Vice President Joe Biden shook hands with President Donald Trump during a joint ceremony at the White House in September

Let’s be honest: Firing the worst president in recent history has consequences. Ask my brother, Vice President Joe Biden.

For several weeks, all the media attention has centered on the drama unfolding around President Donald Trump. Never mind that Democrats sent proactively released a statement about the possibility of their own ambitious candidate someday winning the presidency. Even those who initially were confident they wouldn’t have to worry about that have to admit now that it could happen.

Now the real challenge starts, and the lights are blinding. Biden must again be preoccupied with winning his long-expected presidential bid–this time while serving in the Senate rather than in the White House. Forget about his sometimes frustrating family feud with his father. As he wrestles with whether to run for president, the Biden family won’t get much time to smooth the way. Neither his ex-wife or daughter are seeking elected office, at least in the foreseeable future. That gives the next step in the confirmation process for his daughter’s and granddaughter’s Senate nominations a lot of attention.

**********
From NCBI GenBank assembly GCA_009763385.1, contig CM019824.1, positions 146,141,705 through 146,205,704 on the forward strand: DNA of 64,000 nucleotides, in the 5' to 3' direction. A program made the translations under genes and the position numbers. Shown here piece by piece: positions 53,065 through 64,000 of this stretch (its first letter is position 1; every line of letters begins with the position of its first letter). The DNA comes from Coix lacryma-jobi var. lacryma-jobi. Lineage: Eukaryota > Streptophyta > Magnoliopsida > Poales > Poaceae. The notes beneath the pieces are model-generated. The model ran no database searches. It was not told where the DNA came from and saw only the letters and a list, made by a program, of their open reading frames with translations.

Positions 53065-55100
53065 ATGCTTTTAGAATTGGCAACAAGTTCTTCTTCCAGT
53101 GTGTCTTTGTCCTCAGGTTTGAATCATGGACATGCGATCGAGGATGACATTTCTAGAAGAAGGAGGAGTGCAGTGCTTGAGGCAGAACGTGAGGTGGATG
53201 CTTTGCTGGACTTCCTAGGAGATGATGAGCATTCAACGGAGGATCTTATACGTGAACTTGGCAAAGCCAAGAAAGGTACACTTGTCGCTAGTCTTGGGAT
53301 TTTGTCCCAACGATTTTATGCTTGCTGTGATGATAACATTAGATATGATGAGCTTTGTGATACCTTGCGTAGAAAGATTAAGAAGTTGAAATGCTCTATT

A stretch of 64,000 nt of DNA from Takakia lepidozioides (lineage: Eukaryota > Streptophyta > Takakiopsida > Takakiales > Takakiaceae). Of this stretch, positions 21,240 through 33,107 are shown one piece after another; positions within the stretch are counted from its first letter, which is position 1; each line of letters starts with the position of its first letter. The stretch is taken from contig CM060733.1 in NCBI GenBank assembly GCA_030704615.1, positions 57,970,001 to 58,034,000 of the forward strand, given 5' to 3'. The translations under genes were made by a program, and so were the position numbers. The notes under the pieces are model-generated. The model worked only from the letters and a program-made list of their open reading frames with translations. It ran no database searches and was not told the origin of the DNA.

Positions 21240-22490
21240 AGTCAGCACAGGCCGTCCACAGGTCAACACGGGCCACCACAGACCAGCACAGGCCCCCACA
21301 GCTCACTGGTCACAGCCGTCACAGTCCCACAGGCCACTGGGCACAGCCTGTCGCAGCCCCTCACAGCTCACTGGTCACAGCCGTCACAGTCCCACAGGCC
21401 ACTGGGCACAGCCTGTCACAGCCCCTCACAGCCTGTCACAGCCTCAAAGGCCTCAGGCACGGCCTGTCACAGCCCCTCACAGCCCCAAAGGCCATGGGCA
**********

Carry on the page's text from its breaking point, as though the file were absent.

On a broader level, the Democratic Party, once seen as the party of immigrants and of moderate Democrats, will now take on a distinct Trumpian flavour. The new candidates who “look like me” (and not the ones who “look like him”) will take the nation’s attention. And there’s no way Biden will get a chance to run a large-scale party platform.

The very brief US presidency of Joe Biden is winding down and the Democratic Party is limping forward in almost endless primary season race. As the debate unfolds about what the candidates, starting this summer, should do differently to be more electable than Trump, the television watcher may be distracted by the Biden family at the White House, like it or not.

Many of us remember a Biden who was always ready to help. He worked tirelessly to raise Democratic Party money. He worked hard to earn the endorsements of progressive Democrats. He worked to raise enough money to defeat those who damaged the Democratic Party’s core ideology. He worked well with Democrats to boost the national political agenda, giving voice to the concerns of working families.

For what it’s worth, we know how to beat him. We did in 2008 and 2012. And we know how to move past the problems of his family. We do so by not having to work so hard to win him and his kind.

Ken Schwencke, the son of former vice president and senator Thomas R. Schwencke, lives in Durham, North Carolina.